Iliac artery stenting versus surgical reconstruction for TASC (TransAtlantic Inter-Society Consensus) type B and type C iliac lesions

Carlos H. Timaran, Trent L. Prault, Scott L. Stevens, Michael B. Freeman, Mitchell H. Goldman

Research output: Contribution to journalArticle

132 Citations (Scopus)

Abstract

Objective: The TransAtlantic Inter-Society Consensus (TASC) document did not define the best treatment for moderately severe iliac artery lesions, ie, TASC type B and type C iliac lesions, because of insufficient solid evidence to make firm recommendations. The purpose of this study was to evaluate the influence of risk factors on outcome of iliac stenting and operative procedures used to treat TASC type B and type C lesions. Methods: Over the 5 years from 1996 to 2001, 188 endovascular and direct aortoiliac surgical reconstruction procedures were performed in 87 women and 101 men with TASC type B and type C iliac lesions and chronic limb ischemia. The criteria prepared by the Ad Hoc Committee on Reporting Standards (Society for Vascular Surgery/International Society for Cardiovascular Surgery (SVS/ISCVS) were followed to define variables. Both univariate analysis (Kaplan-Meier method) and multivariate analysis (Cox proportional hazards model) were used to determine the association between variables, cumulative patency rate, limb salvage, and survival. Results: Indications for revascularization were disabling claudication (73%), limb salvage (25%), and blue toe syndrome (2%). Patients in the surgery group (n = 52) had significantly higher primary patency rates compared with patients in the stent group (n = 136) at univariate analysis (Kaplan-Meier method, log-rank test; P = .015). Primary patency rates at 1, 3, and 5 years were 85%, 72%, and 64% after iliac stenting, and 89%, 86%, and 86% after surgical reconstruction, respectively. Univariate and multivariate Cox regression analysis enabled identification of poor runoff (ie, runoff score >5 for unilateral procedures or >2.5 for bilateral outflow procedures; relative risk, 2.5; 95% confidence interval [CI], 1.4-4.2; P = .001) as the only independent predictor of decreased primary patency in all patients. However, stratified analysis including only patients with poor runoff revealed that patients undergoing iliac stenting had significantly lower primary patency rates compared with those undergoing surgical reconstruction (Kaplan-Meier method, log-rank test; P = .05). External iliac artery disease and female gender were also identified as independent predictors of decreased primary stent patency. Conclusions: Poor infrainguinal runoff is the main risk factor for decreased primary patency after surgical reconstruction and iliac stenting to treat TASC type B and type C iliac lesions. However, primary patency is less affected by poor runoff in patients undergoing surgical procedures. The presence of poor runoff, external iliac artery disease, and female gender are independent predictors of poor outcome after iliac stenting, and therefore these risk factors should determine the need for surgical reconstruction.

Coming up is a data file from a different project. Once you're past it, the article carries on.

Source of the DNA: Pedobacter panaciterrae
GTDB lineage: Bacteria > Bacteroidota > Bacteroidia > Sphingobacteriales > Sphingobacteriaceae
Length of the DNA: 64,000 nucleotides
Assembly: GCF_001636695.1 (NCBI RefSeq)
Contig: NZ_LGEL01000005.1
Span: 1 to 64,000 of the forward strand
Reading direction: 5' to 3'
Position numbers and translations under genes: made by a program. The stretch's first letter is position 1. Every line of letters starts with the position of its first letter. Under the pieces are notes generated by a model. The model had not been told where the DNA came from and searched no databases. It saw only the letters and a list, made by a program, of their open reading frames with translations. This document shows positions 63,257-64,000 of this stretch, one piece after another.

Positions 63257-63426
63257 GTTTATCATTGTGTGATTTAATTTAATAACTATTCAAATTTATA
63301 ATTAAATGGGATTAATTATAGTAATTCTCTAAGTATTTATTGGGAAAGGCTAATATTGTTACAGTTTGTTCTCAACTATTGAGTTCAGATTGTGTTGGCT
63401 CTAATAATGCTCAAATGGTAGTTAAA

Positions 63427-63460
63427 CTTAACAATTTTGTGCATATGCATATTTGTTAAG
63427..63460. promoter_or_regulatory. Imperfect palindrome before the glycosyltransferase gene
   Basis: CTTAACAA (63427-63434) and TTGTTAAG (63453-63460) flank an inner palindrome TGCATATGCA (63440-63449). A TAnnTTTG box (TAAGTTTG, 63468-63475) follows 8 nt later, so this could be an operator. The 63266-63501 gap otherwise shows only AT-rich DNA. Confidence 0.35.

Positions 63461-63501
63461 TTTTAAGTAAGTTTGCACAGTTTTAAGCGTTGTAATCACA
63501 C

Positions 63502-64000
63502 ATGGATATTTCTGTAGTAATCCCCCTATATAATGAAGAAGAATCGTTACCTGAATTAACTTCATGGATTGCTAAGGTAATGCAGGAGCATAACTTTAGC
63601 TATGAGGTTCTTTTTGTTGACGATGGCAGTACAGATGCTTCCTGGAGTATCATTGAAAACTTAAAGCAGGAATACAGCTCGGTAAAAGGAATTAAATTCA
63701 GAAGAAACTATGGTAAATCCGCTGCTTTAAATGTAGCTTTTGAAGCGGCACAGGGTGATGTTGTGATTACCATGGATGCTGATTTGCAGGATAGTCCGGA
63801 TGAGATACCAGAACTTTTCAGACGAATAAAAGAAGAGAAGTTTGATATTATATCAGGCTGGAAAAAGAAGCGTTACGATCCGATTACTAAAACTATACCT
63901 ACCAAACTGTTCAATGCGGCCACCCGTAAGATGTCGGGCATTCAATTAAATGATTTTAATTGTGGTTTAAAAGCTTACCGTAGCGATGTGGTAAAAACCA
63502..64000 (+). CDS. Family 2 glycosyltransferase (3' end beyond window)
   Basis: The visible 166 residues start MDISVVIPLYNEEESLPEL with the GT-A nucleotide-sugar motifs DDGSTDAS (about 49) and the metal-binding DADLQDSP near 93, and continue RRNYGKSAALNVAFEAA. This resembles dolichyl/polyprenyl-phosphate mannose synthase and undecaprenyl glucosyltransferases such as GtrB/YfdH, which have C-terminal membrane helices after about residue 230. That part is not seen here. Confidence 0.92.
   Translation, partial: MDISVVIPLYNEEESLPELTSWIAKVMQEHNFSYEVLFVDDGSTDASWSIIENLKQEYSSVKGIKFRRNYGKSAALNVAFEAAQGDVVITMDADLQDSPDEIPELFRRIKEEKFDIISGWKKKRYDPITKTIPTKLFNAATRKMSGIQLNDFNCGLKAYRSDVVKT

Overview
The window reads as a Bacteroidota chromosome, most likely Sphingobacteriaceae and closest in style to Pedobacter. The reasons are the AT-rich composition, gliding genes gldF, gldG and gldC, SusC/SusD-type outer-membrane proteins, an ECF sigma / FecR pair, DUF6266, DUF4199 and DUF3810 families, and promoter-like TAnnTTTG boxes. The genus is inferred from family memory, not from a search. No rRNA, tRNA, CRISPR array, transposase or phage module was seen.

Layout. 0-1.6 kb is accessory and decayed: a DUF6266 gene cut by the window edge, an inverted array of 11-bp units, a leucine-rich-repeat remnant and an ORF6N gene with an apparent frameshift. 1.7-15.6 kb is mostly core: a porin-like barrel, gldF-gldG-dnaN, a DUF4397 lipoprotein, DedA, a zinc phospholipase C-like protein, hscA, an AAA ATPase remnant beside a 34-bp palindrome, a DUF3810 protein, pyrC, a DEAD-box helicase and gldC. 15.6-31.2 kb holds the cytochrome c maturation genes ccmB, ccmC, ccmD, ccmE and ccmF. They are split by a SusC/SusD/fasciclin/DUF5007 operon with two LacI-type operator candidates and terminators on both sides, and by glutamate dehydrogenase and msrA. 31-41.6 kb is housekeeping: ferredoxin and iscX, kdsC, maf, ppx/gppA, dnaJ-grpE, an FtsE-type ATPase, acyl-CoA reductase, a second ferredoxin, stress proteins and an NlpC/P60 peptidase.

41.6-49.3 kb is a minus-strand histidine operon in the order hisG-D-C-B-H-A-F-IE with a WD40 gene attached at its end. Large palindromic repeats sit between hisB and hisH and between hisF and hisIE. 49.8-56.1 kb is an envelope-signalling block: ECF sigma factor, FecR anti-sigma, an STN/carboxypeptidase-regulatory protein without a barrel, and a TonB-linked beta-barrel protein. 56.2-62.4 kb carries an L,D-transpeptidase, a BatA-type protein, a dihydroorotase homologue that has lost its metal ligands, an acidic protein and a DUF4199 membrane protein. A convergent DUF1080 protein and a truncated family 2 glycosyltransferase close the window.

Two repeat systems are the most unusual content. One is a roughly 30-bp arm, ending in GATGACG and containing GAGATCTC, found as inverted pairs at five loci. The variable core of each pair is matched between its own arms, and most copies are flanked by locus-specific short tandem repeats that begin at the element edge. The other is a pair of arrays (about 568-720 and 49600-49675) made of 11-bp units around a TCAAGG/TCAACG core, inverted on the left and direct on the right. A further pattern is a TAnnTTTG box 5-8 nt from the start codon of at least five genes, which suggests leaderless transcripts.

Original languageEnglish (US)
Pages (from-to)272-278
Number of pages7
JournalJournal of Vascular Surgery
Volume38
Issue number2
DOIs
StatePublished - Aug 2003

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Iliac Artery
Limb Salvage
Kaplan-Meier Estimate
Stents
Blue Toe Syndrome
Operative Surgical Procedures
Proportional Hazards Models
Multivariate Analysis
Ischemia
Extremities
Regression Analysis
Confidence Intervals
Survival

ASJC Scopus subject areas

  • Cardiology and Cardiovascular Medicine
  • Surgery

Cite this

Iliac artery stenting versus surgical reconstruction for TASC (TransAtlantic Inter-Society Consensus) type B and type C iliac lesions. / Timaran, Carlos H.; Prault, Trent L.; Stevens, Scott L.; Freeman, Michael B.; Goldman, Mitchell H.

In: Journal of Vascular Surgery, Vol. 38, No. 2, 08.2003, p. 272-278.

Research output: Contribution to journalArticle

Timaran, Carlos H. ; Prault, Trent L. ; Stevens, Scott L. ; Freeman, Michael B. ; Goldman, Mitchell H. / Iliac artery stenting versus surgical reconstruction for TASC (TransAtlantic Inter-Society Consensus) type B and type C iliac lesions. In: Journal of Vascular Surgery. 2003 ; Vol. 38, No. 2. pp. 272-278.